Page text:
“The difference between information and formation is story.” — Pastor Jeya
Stories have power to engage our brains and cause ideas to “click.” Puppy Love was recently voted as the best Super Bowl ad of all-time, not because of its use of sex or humor (or whatever we typically imagine with over-the-top Super Bowl commercials) but because of its compelling story (although having a cute puppy doesn’t hurt!):
The Bible is the Story of God. We find meaning & purpose when we place our little stories inside the Big Story of God — this story unfolds not so much a linear narrative, but as a full circle of redemption with beginnings & new beginnings.
There is danger in starting with “the second chapter.” As Pastor Jeya preached last week, the first word of God’s creation is that it is good. God’s story starts with creative love, not “you’re a rotten sinner.”
Understanding how humanity violated & rebelled against God’s good dreams for the world sets the proper context for the flood: the flood is not about rage but, rather, sorrow.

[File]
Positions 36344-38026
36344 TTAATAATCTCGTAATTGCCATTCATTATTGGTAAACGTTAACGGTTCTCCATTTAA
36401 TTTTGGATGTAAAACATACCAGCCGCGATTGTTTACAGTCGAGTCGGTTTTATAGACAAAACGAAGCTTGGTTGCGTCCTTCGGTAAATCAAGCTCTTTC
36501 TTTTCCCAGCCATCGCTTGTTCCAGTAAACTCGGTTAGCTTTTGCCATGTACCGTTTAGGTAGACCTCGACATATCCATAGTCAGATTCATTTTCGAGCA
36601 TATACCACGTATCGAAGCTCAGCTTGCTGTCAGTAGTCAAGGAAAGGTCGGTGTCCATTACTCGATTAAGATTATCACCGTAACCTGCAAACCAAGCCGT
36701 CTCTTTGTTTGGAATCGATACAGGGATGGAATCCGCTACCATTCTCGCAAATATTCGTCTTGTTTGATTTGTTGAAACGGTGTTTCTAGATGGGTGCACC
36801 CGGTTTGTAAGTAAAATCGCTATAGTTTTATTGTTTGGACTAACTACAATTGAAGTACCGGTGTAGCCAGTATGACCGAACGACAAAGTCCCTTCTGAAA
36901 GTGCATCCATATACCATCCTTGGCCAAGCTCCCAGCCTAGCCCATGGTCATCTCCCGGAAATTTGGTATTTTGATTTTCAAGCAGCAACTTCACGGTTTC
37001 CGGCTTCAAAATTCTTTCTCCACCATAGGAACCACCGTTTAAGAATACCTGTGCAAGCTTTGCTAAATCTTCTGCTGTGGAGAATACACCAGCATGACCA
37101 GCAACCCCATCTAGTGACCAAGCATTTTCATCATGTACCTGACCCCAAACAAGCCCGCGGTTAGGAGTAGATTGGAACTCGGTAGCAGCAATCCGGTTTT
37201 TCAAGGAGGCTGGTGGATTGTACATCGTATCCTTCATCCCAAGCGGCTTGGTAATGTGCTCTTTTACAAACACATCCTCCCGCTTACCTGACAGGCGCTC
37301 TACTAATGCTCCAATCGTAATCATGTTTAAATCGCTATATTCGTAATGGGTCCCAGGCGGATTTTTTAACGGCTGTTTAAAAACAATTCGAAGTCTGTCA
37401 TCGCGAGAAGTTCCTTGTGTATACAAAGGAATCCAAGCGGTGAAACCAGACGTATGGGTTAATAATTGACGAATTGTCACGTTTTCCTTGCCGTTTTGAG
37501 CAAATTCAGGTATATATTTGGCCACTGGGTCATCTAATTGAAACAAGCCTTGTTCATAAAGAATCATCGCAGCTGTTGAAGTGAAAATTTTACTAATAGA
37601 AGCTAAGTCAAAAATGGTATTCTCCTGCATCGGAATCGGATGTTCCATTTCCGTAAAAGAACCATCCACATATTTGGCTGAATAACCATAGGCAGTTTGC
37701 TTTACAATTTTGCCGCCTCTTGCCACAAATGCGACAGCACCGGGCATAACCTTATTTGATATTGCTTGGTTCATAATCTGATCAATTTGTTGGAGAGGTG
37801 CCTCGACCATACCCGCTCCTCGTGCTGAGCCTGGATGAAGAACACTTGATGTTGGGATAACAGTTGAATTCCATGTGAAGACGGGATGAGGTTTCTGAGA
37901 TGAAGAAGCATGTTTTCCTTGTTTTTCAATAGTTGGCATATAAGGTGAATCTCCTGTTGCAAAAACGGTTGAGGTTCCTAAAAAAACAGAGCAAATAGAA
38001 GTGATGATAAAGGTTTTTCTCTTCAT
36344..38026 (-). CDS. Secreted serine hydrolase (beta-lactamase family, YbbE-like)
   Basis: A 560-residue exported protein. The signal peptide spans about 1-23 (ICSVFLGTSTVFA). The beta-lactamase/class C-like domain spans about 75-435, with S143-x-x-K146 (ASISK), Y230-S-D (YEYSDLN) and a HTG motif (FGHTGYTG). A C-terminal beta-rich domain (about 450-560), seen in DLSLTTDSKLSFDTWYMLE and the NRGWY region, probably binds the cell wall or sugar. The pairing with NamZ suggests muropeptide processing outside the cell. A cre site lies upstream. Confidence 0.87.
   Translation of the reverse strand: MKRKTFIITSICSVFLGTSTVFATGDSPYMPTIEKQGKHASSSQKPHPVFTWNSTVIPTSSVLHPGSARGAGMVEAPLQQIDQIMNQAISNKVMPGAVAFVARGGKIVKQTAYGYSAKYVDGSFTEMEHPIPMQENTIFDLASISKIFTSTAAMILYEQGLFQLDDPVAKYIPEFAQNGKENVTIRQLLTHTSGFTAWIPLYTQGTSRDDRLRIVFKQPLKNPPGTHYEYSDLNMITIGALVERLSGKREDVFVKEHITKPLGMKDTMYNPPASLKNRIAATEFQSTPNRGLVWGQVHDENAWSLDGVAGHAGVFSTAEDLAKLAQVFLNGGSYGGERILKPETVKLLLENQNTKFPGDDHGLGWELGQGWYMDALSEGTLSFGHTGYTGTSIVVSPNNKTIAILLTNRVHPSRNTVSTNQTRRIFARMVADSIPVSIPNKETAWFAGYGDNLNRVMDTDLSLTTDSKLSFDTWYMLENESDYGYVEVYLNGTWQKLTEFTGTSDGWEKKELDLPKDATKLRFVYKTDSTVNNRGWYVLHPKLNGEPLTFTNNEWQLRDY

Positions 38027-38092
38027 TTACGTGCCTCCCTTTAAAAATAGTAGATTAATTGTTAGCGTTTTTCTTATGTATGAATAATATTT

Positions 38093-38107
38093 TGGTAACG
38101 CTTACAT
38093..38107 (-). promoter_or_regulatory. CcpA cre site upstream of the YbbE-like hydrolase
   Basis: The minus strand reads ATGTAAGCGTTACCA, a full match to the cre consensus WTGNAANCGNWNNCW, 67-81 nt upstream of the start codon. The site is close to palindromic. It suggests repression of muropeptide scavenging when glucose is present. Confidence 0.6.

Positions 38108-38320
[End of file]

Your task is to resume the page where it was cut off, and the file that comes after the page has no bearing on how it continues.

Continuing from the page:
And, yet, even in the midst of this brokenness and sorrow, there is a glimmer of hope.
This turning point in the story creates the opportunity for Noah (and us) to respond to God’s call: will we obey and say yes?
The Story comes full circle: God reaffirms the dignity and worth of humanity, created in the image of God.
It’s no mistake that God uses the rainbow as a symbol of the promise of His mercy. Rainbows, if you can see them from a higher perspective, are actually full circles:
The grace of God, even in the face of the world’s sin & brokenness, is never-ending!
As you consider Noah’s story this week, ask yourself these questions again for deeper reflection:
- How is God at work?
- What is God saying?
- How does God act?
- What have I learned about God?
- What have I learned about myself?
- In light of these questions, what is my response to God?